I'm looking for a HVAC system or device which can maintain predefined air temperature, humidity and CO2 level in the house. It would be nice if such a system can be upgraded to scale it for more rooms/zones with independent sensors in each zone. Both commercially available systems and custom projects are considered.

UPD: Some clarification is really needed:

  1. I want such a system for a normal residental house.
  2. Humidity control is important during winter, usually it is hard to get 20% in-door humidity without extra device.
  3. High concentration of CO2 level is not really healthy for people, and I'd like to keep it lower than that. The idea is increase ventilation flowrate when CO2 level rises.
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    Why & how would you maintain a set CO2 level? Is this for a greenhouse or something specialized? – Xen2050 Mar 4 '19 at 8:59
  • Hello, and welcome to Home Improvement. Controlling CO2 levels is probably off-topic here, but more details would help us know (and perhaps help you). – Daniel Griscom Mar 4 '19 at 13:36
  • No, for a regular residental house. CO2 level above 800 ppm is not healhy for people, it would be nice to maintain it below all the time. – zeliboba Mar 4 '19 at 13:40
  • All HVAC systems primarily maintain temperature. Many (via humidifier for heat use) also maintain humidity. However, CO2 is not "maintained". If a system burns stuff (oil, gas, etc.) then ideally all gaseous combustion products (primarily CO2) are vented to the outside. If a system is electric or geothermal or a heat pump then there is no CO2 produced. But the system can't (unless you are talking about million dollar NASA systems, etc.) actually adjust the CO2 level per se. – manassehkatz-Moving 2 Codidact Mar 4 '19 at 15:18
  • Has someone been inspired by Tom Scott and Kurtis Baute? youtube.com/watch?v=1Nh_vxpycEA – longneck Mar 4 '19 at 16:01

A humidifier is required to increase humidity. They come with a humidistat or you can use some smart thermostats to control them.

Running the fan/furnace will not clear any accumulated CO2 or other molecular indoor pollutants. You would need to exhaust air from your house and bring in fresh air.

Normally you don't need to concern yourself with CO2 unless your house is extremely tight(r2000) . Most houses built to that standard are already equipped with one of the following; an HRV (heat recovery ventilator) or for southern climates an ERV (energy recovery ventilator). There are options for control ranging from manual to timed or continuous with boost. I'm not familiar with CO2 monitoring to bring it on.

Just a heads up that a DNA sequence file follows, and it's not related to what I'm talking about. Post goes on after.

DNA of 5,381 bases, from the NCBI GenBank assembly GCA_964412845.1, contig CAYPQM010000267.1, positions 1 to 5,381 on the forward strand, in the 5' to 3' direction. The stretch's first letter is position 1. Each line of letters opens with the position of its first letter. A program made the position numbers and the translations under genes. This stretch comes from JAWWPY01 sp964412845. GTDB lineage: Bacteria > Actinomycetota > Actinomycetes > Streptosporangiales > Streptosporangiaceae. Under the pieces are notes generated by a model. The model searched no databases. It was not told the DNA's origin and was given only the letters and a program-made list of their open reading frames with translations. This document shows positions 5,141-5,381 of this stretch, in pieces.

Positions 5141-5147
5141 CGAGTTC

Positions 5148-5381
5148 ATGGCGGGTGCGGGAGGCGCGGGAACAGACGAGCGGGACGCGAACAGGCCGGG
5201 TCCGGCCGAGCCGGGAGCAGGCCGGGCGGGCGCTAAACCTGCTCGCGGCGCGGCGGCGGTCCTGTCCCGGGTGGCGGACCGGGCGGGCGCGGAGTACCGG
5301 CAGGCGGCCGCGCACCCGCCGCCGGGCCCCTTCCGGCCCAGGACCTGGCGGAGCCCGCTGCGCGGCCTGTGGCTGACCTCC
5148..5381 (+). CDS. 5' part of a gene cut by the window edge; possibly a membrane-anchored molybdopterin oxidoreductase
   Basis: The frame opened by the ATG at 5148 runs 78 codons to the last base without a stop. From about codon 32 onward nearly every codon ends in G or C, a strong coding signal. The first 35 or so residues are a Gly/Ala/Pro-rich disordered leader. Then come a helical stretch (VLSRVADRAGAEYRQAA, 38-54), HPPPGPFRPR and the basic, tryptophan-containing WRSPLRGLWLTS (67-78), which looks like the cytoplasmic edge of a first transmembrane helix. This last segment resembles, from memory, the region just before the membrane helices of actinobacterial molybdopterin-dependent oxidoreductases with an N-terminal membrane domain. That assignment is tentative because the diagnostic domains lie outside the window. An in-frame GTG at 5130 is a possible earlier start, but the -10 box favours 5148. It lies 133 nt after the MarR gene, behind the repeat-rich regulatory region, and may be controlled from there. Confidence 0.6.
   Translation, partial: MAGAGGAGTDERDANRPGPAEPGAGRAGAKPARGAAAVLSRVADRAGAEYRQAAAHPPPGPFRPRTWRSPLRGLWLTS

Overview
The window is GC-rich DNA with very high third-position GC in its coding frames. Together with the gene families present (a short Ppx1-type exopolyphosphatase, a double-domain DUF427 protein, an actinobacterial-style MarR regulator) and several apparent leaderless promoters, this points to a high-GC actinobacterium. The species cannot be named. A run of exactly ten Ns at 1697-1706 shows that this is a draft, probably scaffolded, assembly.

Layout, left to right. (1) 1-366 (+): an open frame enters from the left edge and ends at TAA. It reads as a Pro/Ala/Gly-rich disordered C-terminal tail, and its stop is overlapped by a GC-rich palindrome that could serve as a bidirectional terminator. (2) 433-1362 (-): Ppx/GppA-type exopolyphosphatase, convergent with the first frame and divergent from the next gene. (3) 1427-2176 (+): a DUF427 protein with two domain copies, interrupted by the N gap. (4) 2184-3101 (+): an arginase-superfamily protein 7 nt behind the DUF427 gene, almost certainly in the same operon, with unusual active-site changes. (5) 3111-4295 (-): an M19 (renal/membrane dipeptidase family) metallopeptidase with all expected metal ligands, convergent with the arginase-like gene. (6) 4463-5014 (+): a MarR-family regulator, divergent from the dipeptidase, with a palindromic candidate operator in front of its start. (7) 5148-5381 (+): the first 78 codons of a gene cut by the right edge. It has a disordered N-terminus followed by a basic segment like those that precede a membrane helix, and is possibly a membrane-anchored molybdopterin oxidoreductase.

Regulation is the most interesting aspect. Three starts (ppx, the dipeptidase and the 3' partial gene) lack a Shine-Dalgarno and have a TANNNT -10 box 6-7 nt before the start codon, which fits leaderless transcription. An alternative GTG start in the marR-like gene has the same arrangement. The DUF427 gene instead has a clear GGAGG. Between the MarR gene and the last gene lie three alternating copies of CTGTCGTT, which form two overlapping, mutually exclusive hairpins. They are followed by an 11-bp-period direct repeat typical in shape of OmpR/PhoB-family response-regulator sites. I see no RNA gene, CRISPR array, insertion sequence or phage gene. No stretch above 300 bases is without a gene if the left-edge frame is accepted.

So basically for heat you need a furnace, (which you have) For humidity you need to add a humidifier and to maintain safe air quality you need an HRV or ERV depending on your climate.

** Dedicate HRV**enter image description herewww.finehomebuilding.com

** Integrated HRV**enter image description herewww.skepticrant.com

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  • Comment on the question specifically states they want to maintain a low, healthy CO2 level. – JPhi1618 Mar 4 '19 at 16:06
  • Oh shoot missed that. In that case fresh air through a heat recovery ventilator (HRV) would be the best option – Joe Fala Mar 4 '19 at 16:36
  • Certainly I'm looking for a solution wich takes air from outside, warm it up and moistirize it depending on temperature and himidity level in the house. The reason for having an additional CO2 control is pretty simple: I observed that CO2 level increased significantly when use gas oven for cooking, and I'd like to take this into account to control air ventilation flowrate. That's true, I did not see CO2 measurement in commercial systems, but I've heard about DIY projects, and I consider them also. – zeliboba Mar 6 '19 at 15:17
  • You could install a dedicated HRV/ERV system to exhaust air from your kitchen can bring in fresh air from outside it's a fairly involving procedure but is common. The yard bulky and require for pipes to be hooked up and thus take up quite a bit of space. I'll add a photo in my answer. – Joe Fala Mar 6 '19 at 15:30

The normal way carbon dioxide is regulated is to add a makeup air intake on the furnace. With todays homes being sealed I believe this should be a mandatory part of an HVAC system. An automated system could be added that would open a damper at a preset level but this would be expensive. I usually size the makeup air port based on the size of the home and how many people live there. Every time you exhale approximately 5% is Co2 so the number of people in the home makes a difference. I will usually double the size make up air damper and close it to 50% this way if the home owner wants more fresh air pumped in they can open the damper further. Remember that this will increase heating or cooling costs as conditioned air is being pushed out of the home, usually through the kitchen, bath and dryer vents. With older water heaters and gas furnaces make up air also helps them to vent better because of the positive pressure greatly reducing the chance of carbon monoxide leakage in the home.

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